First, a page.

The companies, whose market values are comparable in size, confirmed late on Sunday that they were discussing a takeover of Tim Hortons by Burger King. They said the new entity would be based in Canada, which has a lower corporate tax rate than the United States, especially for entities with large amounts of earnings from overseas.
“The deal would be structured as a tax inversion, which could see a more favorable treatment for Burger King's foreign profits and create the third-largest global quick-service restaurant player,” Scotiabank analyst Patricia Baker said in a note to clients.
Shares of Tim Hortons were up nearly 20 percent at $75.23 on the New York Stock Exchange, while Burger King, which is majority owned by investment firm 3G Capital, rose more than 17 percent to $31.83.
“If Burger King can export itself to Canada, I understand the tax savings are in the order of 13 percent,” said David Baskin, president of Baskin Financial Services, which controls about 180,000 shares in Tim Hortons. “So that's got to be a win for the Burger King shareholders.”
Miller Tabak analyst Stephen Anderson said he did not expect any antitrust hurdles since the chains serve different quick-service segments, but he cautioned that the proposed deal could face political backlash on both sides of the border.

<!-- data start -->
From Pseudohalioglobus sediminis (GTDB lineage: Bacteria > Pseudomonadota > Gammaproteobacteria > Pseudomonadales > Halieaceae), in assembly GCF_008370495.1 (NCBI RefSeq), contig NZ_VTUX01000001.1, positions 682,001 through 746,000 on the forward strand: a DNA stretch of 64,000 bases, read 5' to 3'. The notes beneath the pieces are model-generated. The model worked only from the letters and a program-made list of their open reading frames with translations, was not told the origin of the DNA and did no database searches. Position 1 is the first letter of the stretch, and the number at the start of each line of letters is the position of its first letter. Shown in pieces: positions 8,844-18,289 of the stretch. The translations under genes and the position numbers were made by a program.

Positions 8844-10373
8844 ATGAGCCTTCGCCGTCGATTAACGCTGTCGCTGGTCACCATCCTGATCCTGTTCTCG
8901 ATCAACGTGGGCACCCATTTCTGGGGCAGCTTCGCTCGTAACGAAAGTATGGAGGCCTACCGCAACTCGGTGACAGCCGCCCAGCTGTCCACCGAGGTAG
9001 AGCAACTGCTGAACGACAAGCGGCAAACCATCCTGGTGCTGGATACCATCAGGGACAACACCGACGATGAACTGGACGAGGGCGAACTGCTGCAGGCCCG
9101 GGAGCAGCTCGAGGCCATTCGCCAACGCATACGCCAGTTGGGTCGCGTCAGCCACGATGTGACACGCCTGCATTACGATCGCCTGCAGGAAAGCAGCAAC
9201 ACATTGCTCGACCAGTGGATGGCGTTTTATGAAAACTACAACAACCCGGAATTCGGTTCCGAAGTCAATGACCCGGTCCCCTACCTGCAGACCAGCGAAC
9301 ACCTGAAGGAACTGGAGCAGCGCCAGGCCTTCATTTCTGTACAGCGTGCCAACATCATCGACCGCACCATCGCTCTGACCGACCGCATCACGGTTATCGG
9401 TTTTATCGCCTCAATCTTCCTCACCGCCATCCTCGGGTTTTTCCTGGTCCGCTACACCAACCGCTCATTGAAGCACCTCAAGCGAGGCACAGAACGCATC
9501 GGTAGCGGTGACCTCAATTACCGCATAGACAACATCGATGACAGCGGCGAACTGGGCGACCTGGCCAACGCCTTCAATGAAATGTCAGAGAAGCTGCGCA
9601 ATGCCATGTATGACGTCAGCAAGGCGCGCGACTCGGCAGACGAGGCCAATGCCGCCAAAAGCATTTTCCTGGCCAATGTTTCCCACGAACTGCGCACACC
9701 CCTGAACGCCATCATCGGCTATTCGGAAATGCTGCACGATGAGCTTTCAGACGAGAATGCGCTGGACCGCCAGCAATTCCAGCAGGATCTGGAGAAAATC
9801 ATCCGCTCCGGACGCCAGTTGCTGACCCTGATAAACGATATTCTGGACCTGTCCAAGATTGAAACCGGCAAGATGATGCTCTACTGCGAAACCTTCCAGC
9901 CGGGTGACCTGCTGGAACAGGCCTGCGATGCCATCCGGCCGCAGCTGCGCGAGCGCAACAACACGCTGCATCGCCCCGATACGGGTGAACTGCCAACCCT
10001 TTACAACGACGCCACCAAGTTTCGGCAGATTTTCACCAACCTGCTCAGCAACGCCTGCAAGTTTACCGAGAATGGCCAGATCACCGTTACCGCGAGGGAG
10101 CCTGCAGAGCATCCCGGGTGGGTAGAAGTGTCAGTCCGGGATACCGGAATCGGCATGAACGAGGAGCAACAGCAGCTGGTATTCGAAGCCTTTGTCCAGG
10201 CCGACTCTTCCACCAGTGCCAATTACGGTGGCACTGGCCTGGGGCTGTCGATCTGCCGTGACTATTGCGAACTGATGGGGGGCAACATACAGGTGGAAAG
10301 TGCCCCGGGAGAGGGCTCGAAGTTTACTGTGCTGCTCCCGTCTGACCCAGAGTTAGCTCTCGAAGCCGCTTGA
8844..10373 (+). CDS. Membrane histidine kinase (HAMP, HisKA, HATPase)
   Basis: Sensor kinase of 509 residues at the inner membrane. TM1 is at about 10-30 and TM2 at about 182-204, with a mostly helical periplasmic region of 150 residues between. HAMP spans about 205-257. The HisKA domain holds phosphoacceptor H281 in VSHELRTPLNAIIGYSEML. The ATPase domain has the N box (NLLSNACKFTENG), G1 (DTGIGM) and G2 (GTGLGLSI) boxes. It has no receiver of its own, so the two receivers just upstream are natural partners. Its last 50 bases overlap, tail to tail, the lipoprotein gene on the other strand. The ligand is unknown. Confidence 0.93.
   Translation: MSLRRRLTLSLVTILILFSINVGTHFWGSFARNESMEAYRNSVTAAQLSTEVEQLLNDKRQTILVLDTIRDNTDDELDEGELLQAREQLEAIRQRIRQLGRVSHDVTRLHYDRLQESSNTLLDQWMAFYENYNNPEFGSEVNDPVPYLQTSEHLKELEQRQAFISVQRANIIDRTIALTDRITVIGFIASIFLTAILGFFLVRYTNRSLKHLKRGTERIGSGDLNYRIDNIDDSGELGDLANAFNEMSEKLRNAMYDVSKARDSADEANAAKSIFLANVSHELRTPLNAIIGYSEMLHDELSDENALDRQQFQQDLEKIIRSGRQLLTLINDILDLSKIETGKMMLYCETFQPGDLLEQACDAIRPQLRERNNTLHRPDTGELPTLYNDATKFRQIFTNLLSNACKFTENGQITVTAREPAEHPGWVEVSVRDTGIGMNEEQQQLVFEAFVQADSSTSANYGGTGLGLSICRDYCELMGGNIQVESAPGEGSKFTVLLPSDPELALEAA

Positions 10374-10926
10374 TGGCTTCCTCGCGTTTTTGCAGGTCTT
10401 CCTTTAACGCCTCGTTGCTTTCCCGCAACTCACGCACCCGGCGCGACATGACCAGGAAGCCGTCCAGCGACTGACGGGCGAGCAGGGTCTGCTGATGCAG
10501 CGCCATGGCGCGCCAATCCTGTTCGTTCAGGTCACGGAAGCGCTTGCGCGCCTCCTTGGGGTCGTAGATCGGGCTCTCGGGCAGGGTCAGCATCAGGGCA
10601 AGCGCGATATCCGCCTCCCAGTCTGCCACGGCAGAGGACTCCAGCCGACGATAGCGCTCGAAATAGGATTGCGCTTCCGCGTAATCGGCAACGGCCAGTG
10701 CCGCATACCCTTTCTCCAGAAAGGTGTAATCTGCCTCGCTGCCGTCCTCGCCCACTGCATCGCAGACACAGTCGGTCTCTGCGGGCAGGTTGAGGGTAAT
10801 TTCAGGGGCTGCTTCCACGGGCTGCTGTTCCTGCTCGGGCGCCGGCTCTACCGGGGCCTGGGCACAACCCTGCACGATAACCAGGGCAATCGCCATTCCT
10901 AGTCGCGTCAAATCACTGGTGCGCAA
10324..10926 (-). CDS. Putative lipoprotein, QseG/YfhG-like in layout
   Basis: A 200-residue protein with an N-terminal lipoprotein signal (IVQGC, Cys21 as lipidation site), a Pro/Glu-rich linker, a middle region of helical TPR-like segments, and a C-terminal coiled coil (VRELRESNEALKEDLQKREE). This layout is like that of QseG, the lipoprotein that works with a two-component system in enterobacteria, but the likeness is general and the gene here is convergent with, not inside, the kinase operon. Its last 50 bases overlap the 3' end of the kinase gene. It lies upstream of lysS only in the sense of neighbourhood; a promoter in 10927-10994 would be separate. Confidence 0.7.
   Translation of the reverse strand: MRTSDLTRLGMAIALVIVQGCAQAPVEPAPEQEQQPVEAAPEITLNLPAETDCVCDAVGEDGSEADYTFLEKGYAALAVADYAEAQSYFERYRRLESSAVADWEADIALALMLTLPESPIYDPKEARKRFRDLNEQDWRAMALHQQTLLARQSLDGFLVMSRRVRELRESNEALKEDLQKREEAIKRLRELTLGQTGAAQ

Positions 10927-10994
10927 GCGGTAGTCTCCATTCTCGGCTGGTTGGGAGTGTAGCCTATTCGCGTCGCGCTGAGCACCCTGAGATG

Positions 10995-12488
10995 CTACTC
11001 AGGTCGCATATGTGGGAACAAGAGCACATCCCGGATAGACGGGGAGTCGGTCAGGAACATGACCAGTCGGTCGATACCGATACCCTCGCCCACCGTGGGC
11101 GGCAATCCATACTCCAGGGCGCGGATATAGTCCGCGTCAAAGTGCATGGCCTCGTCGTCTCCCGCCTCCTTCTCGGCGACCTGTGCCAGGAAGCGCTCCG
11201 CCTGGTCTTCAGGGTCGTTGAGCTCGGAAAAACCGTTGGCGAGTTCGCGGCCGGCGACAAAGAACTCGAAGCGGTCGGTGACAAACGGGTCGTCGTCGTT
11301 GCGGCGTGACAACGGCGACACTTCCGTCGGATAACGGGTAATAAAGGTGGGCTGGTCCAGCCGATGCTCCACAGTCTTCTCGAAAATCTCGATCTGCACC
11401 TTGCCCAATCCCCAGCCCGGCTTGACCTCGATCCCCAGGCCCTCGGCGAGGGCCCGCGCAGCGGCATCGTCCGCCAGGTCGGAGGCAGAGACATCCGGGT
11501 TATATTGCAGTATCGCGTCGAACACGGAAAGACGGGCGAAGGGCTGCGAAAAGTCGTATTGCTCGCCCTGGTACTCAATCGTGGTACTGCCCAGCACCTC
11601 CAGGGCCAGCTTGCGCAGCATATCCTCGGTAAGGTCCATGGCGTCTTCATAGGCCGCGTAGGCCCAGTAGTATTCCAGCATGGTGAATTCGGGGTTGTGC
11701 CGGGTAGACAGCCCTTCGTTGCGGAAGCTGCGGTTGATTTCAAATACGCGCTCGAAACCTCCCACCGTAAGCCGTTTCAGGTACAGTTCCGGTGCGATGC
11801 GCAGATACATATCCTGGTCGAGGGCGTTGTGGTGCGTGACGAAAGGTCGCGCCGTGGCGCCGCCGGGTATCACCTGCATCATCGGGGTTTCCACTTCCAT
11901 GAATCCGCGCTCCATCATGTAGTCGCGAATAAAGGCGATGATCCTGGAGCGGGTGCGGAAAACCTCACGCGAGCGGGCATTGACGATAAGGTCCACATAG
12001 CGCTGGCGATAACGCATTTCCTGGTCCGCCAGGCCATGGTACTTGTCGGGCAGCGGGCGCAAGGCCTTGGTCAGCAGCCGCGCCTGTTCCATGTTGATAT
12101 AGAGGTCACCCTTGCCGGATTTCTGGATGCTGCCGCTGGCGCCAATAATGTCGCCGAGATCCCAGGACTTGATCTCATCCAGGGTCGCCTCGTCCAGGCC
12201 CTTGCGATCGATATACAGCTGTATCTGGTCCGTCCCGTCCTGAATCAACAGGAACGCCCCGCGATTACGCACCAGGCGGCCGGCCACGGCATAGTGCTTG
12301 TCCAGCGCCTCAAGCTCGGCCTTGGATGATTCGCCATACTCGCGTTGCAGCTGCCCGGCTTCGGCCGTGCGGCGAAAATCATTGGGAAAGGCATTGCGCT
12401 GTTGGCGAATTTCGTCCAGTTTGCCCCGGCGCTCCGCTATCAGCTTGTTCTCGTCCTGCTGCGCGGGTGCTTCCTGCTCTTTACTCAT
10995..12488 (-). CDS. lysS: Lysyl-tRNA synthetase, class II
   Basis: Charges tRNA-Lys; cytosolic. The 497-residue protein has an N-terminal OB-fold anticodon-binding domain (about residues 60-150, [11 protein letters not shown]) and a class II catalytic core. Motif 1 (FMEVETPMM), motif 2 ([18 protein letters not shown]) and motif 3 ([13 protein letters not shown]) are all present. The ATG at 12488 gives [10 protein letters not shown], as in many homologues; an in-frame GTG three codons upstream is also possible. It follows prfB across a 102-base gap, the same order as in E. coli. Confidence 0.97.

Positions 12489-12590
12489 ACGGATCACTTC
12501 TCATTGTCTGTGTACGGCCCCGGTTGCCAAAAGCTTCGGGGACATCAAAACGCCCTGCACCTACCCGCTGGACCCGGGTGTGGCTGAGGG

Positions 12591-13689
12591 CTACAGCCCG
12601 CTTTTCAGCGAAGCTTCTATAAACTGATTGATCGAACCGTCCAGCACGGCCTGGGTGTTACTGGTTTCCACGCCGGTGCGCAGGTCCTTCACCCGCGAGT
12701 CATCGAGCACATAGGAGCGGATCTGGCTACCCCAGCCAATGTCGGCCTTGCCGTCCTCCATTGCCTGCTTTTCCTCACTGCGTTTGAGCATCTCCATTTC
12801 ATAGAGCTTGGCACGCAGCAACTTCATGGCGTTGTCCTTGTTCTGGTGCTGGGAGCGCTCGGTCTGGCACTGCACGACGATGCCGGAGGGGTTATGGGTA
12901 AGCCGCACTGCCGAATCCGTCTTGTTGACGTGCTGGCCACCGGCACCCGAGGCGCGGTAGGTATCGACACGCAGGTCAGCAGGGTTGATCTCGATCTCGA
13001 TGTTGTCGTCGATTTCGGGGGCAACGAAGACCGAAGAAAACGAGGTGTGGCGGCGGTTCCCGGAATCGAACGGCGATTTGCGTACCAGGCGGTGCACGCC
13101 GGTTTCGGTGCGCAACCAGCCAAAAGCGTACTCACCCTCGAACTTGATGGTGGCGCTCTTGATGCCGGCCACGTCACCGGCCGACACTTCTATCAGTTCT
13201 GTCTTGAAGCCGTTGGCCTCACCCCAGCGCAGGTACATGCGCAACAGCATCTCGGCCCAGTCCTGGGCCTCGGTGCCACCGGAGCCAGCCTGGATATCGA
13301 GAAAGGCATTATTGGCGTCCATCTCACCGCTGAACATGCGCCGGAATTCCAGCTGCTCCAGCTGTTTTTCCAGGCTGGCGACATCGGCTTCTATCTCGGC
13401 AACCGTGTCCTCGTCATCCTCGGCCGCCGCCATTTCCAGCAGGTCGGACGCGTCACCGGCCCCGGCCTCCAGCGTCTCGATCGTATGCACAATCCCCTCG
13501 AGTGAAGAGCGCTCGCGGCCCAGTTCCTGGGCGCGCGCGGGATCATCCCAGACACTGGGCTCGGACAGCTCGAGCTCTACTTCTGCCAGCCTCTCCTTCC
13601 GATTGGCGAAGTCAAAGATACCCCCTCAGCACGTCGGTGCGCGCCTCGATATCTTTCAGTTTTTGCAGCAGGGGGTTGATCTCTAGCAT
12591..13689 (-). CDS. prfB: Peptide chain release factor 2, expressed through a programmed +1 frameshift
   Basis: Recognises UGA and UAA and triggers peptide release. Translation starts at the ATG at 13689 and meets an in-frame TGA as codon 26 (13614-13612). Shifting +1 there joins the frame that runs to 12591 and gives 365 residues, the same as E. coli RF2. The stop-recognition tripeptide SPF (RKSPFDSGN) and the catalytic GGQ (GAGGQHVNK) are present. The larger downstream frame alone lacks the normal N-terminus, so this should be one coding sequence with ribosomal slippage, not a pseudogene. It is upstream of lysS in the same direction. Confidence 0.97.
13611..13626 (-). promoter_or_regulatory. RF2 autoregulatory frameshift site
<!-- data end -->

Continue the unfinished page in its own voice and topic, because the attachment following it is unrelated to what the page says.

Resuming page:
In Canada, critics are likely to be unhappy that the well-known Tim Hortons brand would once again fall into foreign hands. The deal is expected to raise hackles in the United States, with opponents decrying Burger King's plan to domicile in Canada to reduce its tax burden.
Recent attempts by companies to make tax inversion deals have drawn the attention of U.S. President Barack Obama, who criticized a “herd mentality” by companies seeking such agreements.
Tax inversions have become popular in recent months as low interest rates are making it cheaper for companies to make acquisitions, KeyBanc analyst Christopher O'Cull wrote in a note to clients about the potential deal.
Toronto-based investors and analysts expect Burger King to pay top dollar.
“As a Tim Hortons shareholder, we would expect at least C$85 a share equivalent, which is about 2.75 shares of Burger King for every Tim Hortons share,” said Baskin. “I think that would be a fair premium. Much less than that and they're going to start getting pushback from Canadian institutions.”
Raymond James analyst Kenric Tyghe said he expects Tim Hortons' take-out valuation range to be between C$85.00 and C$95.00 a share.
Anderson of Miller Tabak said a deal would benefit both sides.
“Tims would gain access to a broader array of potential franchise partners in the U.S., while Burger King would gain a company with historically strong operations,” Anderson wrote in a note to clients.
He said a deal would give Burger King access to popular coffee products that it could add to its 7,400-plus restaurants across North America, along with a doughnut and coffee chain brand that is growing in the United States in its own right.